I understand that the current defense against looking at Old Testament practices and customs is to say, “Jesus fulfilled the law so it doesn’t apply to us.” But we have to remember that the God of the Old Testament who had Moses put to death the man who was collecting firewood during the Sabbath is the same God of the New Testament whom we claim to worship today. He personally spoke to Moses how He wanted things done. And if he wanted an entire week of sacrifice and worship to Him (Feast of Tabernacles, Leviticus 23:33-44), then celebrating the birth of Jesus Christ with as much effort and enthusiasm and sacrifice and ceremony should not be too much to ask. If he commanded that someone breaking the Sabbath should be put to death, then it isn’t too much to ask that we take one day a week and set it aside as “holy to the Lord,” (Exodus 31:15). If He commanded such rituals in how the priests should adorn themselves as an act of worship to Him, then it shouldn’t be too much to ask that we put an effort into how we dress when we purposefully walk into God’s house with the intent of worshiping Him.
I don’t think legalistic worship is pleasing to God. I think that Jesus’ objection to how the religious leaders of his time were zealously following the “law” and thereby losing sight of the love of our amazing God and the reverence and majesty for Him makes that clear. But I do believe that He loves the effort of more for Him, I think He wants us to make worship for Him special, remarkable, beautiful, ceremonial. If we can do that without becoming legalistic, if we keep the focus on how we’re worshiping the Alpha and Omega, our Savior, Messiah, Redeemer, and friend, then the effort ought to be nothing but pleasing to God.
Michael W. Smith – You Are Holy (Prince of Peace)
Our family realized how much we were wrapped around the world instead of wrapping our lives around God and worshiping God. We had compromised with the world in so many places in our lives, and we were suffering in our faith because of it. As soon as we made a commitment, as a couple and for our family, to make everything in our lives for the purpose of glorifying and edifying God, the changes in ourselves, in our marriage, in our family are amazing. We started living very frugally so that we can give back to God’s kingdom as much as possible. We rid our home of movies and books and entertainment that we wouldn’t be comfortable showing in church or reading in church. We fast, we pray continually, we talk constantly to God and about God. We volunteer our time, Gregg teaches and preaches, Kaylee and I do devotions every morning, the boys and I have a faith-based curriculum for preschool, I started this blog and I write Christian books. Every place in our life that wasn’t being used as a mode of worshiping God was removed or reevaluated or adjusted.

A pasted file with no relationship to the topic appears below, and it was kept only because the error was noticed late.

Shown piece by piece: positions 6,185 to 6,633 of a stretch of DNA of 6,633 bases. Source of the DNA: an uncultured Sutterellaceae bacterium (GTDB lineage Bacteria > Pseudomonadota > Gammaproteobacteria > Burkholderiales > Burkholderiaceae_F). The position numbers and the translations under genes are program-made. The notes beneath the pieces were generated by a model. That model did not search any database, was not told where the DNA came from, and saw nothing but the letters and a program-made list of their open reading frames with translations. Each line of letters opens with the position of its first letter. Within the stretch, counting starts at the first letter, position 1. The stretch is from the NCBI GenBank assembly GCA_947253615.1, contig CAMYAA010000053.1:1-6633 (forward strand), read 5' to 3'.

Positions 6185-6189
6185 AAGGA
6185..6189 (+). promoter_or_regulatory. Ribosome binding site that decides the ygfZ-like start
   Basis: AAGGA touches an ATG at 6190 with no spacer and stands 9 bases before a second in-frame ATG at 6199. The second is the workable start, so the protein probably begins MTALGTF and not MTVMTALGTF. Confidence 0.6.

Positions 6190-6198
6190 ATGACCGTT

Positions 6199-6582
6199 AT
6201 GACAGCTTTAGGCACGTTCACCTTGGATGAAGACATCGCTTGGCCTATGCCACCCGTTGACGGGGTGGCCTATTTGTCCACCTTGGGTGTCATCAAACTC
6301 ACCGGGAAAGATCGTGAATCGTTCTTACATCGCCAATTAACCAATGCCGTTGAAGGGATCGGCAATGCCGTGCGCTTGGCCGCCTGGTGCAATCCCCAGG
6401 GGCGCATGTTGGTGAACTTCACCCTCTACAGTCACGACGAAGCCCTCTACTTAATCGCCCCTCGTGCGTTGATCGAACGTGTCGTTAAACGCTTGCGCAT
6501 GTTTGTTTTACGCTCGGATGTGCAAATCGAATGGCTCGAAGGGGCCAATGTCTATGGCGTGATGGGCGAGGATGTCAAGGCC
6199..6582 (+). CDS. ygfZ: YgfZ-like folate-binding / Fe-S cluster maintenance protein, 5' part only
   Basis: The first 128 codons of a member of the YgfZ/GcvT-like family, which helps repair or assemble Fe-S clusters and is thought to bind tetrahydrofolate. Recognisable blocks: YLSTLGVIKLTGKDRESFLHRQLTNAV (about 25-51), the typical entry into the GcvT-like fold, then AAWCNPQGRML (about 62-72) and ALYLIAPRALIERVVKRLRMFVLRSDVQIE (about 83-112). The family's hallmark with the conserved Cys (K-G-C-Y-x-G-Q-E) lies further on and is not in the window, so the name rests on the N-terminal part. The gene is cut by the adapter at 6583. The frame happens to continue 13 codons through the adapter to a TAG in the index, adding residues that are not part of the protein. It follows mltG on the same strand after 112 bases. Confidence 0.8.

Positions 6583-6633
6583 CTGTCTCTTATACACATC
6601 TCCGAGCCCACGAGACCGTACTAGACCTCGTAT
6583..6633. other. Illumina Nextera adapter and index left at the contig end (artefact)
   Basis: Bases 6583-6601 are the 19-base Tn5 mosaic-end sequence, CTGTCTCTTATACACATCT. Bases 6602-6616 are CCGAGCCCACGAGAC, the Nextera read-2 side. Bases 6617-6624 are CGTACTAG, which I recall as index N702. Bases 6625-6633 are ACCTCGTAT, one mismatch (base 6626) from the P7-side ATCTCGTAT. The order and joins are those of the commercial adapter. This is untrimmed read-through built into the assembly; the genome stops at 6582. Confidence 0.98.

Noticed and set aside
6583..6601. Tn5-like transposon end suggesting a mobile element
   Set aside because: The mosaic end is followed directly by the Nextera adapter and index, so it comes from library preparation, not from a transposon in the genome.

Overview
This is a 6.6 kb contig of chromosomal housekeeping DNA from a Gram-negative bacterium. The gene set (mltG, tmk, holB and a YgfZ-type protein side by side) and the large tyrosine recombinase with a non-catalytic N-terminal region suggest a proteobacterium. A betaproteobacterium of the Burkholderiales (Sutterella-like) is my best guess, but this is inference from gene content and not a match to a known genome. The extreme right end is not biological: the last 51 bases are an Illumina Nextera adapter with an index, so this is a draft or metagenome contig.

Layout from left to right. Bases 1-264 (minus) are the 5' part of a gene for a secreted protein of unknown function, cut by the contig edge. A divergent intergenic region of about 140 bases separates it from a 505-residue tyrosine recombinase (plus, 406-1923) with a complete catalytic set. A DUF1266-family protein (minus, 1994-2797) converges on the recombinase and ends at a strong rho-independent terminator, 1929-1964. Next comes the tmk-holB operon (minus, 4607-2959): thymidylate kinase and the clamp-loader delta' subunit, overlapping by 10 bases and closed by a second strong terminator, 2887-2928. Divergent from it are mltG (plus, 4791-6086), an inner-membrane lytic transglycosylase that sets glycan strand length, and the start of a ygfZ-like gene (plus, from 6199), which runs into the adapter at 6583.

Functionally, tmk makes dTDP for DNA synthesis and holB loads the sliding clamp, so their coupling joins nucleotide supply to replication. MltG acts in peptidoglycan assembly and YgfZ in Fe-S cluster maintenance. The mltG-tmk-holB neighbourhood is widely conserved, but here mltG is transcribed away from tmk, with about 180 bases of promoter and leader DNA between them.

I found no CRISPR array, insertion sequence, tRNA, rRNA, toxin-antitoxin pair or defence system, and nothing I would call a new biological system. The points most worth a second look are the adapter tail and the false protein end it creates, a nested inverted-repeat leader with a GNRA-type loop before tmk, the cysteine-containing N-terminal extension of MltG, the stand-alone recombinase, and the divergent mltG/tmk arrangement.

Our walk grows stronger every day, our faith grows, our blessings increase. And giving God the effort has become a pleasure. I look forward to each new day in the Lord, and have started seeking out new ways to serve Him. He is amazing and wonderful and awesome and mighty, and deserves everything we are capable of giving Him.
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This is really nice. I think there’s also something to be said for seeing God in all things, and having everything be a form of worship, so that it doesn’t matter what you’re wearing or even where you are. I don’t mind the image of the preacher in jeans, there’s something very humble about it. Jesus and his disciples dressed very humbly. But to be honest I agree with you about dressing up and holidays and so on. If anything I see it both ways. I don’t like it when people say they don’t want to make a big deal out of their wedding. I love dressing up for special occasions, there’s something important about it in every culture and I love to see the different ways people do it.
I hate to see people travelling in flipflops. I think people should always travel in style. I think you could write a book about how everything about air travel symolizes the giving up of our culture.
The one thing I was left wanting here is some of the details which inspired you from the documentary about the Hasids.
I’m glad you enjoyed it, Jim. The inspiration from the Hasids mirrored that of the Old Testament. They are so very extravagant in their worship, and their entire life revolves around their worship and their faith. Every single thing they do is about their faith. I’m sorry I didn’t give enough information about that.